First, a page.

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Paying Venue Fee

post #1 of 7
Thread Starter 

I want to clarify this by saying that I own a small catering company that was started by my husband, who had professional training and experience. We booked many events and he passed away unexpectedly. I am continuing the business as a part time venture with the help of his established staff. I have an event scheduled for next month at an art gallery and they are requiring us to pay a catering fee to the venue to cater there. Is this common? He is charging 12-20% of our bill to the customer. The customer was aware and didn't bring it to my attention at the time of booking. I have told the customer that I will not absorb the cost seeing how they were aware and neglected to inform me of the fee. I have 2 questions, is a venue fee common? And, how exactly would you proceed in the situation? The event is in 4 weeks. Thank you!

post #2 of 7

We work with a number of venues who charge fees - most are called a kitchen fee. We add it as a line item in the contract.

 

One venue charges 15% on food and beverage. Depending on the job, we either add it as a line item or increase our per guest pricing to include it.

 

Since you are only becoming aware of this now, and since the client knows about the fee, I would include it as a line item.

Gina

post #3 of 7

I'm curious. Are you doing this as off site or they have kitchen facilities for you to actually prepare the food?Most of our venues here especially Art Gallery, Museums,etc. may only have some heating equipment available. The venues usually charge the client a room rental fee. Sometimes a corkage fee.

If a caterer is bringing every and doing dish cleaning, etc. elsewhere, they won't charge both the caterer and the room rental. Usually one or the other. Normal kitchen fees around here are usually 7-12% ++corkage, rental, etc. No room rental fee. HTH's

If your client does not have a room rental fee I would definitely line it ++. on top of kitchen fee.

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post #4 of 7
Thread Starter 


This is off site and there are no facilities to use other than staging. The staging area is off the loading dock and there are simply tables in a warehouse space off the main floor of the museum.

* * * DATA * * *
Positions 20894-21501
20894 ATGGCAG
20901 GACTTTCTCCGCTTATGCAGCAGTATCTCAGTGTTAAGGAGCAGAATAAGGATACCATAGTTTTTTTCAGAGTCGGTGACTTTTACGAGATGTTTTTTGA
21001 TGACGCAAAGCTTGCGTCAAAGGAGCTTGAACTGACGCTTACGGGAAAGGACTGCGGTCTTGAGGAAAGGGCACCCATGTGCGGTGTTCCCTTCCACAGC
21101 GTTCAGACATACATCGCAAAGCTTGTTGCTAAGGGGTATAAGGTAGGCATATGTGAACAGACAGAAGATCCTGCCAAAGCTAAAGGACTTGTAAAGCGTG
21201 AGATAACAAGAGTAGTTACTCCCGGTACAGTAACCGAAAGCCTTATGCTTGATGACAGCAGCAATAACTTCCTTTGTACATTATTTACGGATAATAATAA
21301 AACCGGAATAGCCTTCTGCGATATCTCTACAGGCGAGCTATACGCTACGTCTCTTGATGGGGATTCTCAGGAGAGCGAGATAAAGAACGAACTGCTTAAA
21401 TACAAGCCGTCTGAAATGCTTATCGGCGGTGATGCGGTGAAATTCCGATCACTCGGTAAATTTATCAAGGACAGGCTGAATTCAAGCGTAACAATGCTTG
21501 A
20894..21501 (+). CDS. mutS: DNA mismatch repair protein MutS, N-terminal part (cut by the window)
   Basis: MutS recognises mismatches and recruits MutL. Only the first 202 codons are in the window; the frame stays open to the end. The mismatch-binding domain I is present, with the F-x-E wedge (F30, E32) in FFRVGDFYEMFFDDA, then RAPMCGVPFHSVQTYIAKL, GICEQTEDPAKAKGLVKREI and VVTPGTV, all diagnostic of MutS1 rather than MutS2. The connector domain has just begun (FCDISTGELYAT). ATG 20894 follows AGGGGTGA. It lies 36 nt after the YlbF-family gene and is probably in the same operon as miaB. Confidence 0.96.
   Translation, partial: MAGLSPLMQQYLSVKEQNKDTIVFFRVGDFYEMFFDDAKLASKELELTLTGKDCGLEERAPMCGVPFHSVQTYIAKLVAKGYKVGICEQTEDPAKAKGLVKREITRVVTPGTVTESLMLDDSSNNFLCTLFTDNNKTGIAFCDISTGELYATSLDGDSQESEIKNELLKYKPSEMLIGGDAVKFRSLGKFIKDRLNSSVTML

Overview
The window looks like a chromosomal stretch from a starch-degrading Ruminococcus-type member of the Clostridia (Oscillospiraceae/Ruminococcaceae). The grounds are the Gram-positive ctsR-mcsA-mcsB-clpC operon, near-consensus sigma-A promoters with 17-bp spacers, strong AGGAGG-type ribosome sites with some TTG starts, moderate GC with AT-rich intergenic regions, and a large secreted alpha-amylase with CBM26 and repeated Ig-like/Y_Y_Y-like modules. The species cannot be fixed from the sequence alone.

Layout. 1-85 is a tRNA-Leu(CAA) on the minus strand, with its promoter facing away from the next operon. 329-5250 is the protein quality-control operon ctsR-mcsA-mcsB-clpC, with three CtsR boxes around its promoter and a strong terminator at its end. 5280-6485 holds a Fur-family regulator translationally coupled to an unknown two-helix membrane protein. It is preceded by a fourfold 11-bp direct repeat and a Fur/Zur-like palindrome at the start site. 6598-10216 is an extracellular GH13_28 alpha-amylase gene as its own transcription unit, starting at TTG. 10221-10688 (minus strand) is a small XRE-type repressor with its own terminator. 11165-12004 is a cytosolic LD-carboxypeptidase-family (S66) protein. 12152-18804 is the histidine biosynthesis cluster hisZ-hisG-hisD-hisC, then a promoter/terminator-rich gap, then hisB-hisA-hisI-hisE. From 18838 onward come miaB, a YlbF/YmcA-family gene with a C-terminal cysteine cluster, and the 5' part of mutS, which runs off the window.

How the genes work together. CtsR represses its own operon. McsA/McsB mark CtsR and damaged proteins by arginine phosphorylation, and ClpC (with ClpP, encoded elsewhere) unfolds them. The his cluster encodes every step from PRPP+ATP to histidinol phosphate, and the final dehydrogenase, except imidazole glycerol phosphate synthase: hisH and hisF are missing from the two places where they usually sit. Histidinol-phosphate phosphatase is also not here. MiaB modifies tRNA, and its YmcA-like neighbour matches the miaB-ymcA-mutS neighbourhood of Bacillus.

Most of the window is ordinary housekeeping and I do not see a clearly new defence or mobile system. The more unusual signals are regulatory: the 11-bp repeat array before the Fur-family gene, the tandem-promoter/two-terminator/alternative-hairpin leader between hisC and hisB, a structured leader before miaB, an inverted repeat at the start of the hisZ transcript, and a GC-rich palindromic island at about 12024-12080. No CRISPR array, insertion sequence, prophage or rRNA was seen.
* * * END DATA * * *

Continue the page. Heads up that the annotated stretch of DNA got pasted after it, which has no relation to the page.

post #5 of 7

@bfcllc, First I wanted to say that I apologize for not mentioning in my first post that I am sorry for your loss.

 

I don't understand the charge. I called around to some caterers we work with.They could understand a kitchen charge or a deposit for possible damages. One caterer I talked with said she couldn't understand the reason for the charge if the venue were not providing anything. She expressed that a caterer supplies an upgrade to the venue. She jokingly said she would ask for an itemized bill to see exactly what your paying for. I'm now thinking if it was me I just might do that.

This type of charge maybe also be normal business for your area. I wouldn't hesitate to call a local caterer to investigate. If you're not comfortable with calling, have someone do it for you representing a potential client. I don't think there is any harm to that caterer and would not be considered unethical. 

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post #6 of 7
Thread Starter 
Thank you for the suggestion. I will do that. This is the first venue where this has come up. The curator clarified by stating they charge preferred vendors 12% and non-preferred 20% and the fee is essentially a kick back in my opinion. He said it is to protect their interests as the guests will assume the museum is at fault if the food is bad or there is an issue.
We have resolved the issue with the customer absorbing the majority of the cost.
I have decided to pay the fee as I've been approached to cater another event there next year.
post #7 of 7

Yea, there is no reason to lose business over it. It certainly appears to be graft. I could almost buy that explanation if the venue hired the caterer. But if the customer books the food

there shouldn't any question who would be responsible for mishaps with the food. Most gallery venues don't have staff to do consultations and consider or recommend food options.

I personally don't see the difference between the charge and a deposit. It's kick back. A museum is one thing, but galleries don't pay for art and sometimes charge the artist.

Well try to have fun doing it. Glad you resolved it with the client.

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